Way back in 2011, we posted our exhaustive review of the innovative Milwaukee M12 Heated Jacket, and also broke the news that a camo version was hitting the market. In that review, we braved the brutal wind chill of San Diego, fearlessly weathering the elements knowing an M12 battery had our back (and the rest of our torso). By “weathering the elements” I of course mean “slightly less sunny days.” I also discovered the M12 jacket is not only a great conversation starter, but it’s great for picking up women (and men too). In fact, if you’re single, wearing the jacket with it’s glowing power indicator might just land you a date faster than eHarmony. My wife was not impressed with these features. As awesome as the jacket was, I found version 1.0 lacking some key elements. The new version of the jacket not only addressed my concerns, but it also had a couple surprises up its sleeves.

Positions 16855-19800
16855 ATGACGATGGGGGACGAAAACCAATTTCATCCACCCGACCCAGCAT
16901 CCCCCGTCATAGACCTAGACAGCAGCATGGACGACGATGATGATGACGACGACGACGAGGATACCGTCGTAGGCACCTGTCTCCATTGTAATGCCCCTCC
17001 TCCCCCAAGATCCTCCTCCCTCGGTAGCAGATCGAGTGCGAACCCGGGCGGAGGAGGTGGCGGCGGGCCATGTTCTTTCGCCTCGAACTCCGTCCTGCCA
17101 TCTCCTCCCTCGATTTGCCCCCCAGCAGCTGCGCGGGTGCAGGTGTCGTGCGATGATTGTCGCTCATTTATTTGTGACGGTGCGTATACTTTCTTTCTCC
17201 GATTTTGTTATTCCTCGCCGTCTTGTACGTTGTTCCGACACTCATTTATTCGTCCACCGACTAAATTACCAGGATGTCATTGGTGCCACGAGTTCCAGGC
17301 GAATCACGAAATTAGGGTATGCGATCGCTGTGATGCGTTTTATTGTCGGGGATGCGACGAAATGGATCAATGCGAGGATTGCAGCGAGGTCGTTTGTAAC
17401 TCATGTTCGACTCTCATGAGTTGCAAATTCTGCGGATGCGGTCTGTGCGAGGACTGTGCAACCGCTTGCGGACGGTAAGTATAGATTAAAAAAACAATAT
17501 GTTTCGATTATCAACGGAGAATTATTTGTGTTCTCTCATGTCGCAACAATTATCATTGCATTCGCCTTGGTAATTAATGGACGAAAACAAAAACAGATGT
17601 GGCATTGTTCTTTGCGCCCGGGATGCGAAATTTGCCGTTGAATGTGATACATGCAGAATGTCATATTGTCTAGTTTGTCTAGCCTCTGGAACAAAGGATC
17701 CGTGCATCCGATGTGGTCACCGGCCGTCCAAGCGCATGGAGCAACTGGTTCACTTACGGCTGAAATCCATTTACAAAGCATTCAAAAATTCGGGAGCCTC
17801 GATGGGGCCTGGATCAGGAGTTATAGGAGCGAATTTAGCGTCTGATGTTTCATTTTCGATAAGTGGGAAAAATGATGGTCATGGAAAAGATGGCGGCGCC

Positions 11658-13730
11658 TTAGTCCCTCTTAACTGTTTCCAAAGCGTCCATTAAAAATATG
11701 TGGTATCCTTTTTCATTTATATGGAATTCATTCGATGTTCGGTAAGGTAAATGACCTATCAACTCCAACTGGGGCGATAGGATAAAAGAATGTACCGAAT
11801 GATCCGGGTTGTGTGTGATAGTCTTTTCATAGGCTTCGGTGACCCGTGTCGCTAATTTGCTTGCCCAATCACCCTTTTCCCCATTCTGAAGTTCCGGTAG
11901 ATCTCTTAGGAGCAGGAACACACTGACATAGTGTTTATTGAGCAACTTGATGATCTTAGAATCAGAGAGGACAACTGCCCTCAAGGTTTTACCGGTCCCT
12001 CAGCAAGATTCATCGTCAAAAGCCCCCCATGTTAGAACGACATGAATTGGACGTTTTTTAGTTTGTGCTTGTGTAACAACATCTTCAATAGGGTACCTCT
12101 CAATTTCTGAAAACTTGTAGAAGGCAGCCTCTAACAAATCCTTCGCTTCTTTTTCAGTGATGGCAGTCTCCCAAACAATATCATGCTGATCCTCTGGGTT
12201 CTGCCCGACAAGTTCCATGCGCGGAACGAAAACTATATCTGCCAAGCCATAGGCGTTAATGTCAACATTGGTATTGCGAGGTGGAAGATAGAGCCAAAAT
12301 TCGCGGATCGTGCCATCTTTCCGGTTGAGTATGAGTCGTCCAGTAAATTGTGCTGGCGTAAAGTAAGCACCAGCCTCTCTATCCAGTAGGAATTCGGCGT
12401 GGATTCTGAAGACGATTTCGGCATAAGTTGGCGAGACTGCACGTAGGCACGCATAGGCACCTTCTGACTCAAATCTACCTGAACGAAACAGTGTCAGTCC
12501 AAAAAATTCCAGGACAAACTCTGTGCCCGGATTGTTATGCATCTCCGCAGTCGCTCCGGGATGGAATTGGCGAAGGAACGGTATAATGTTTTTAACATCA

“I’d also like to officially throw my vote out for a black version.” Those were my exact words in my first review. Naturally, since all HomeFixated articles are immediately read by Milwaukee’s CEO, he immediately decreed a black version be created. They thought about calling it the “M12 Heated Jacket – HomeFixated Edition” but ultimately decided that would be too controversial. Suffice it to say, we think the new black color option is awesome, and we suspect it will be a hit for those looking to make less of a statement than the camo or fiery red versions. Milwaukee also released a neon yellow High Visibility version of the jacket for folks that run around cars, trucks, bulldozers and other things they want to avoid being crushed by. The High Vis version also has a large back panel that can be embroidered (without destroying the heating element) in case you want to put a giant HomeFixated logo, or snarky comment like “If you can read this, then you’re too close” on your jacket.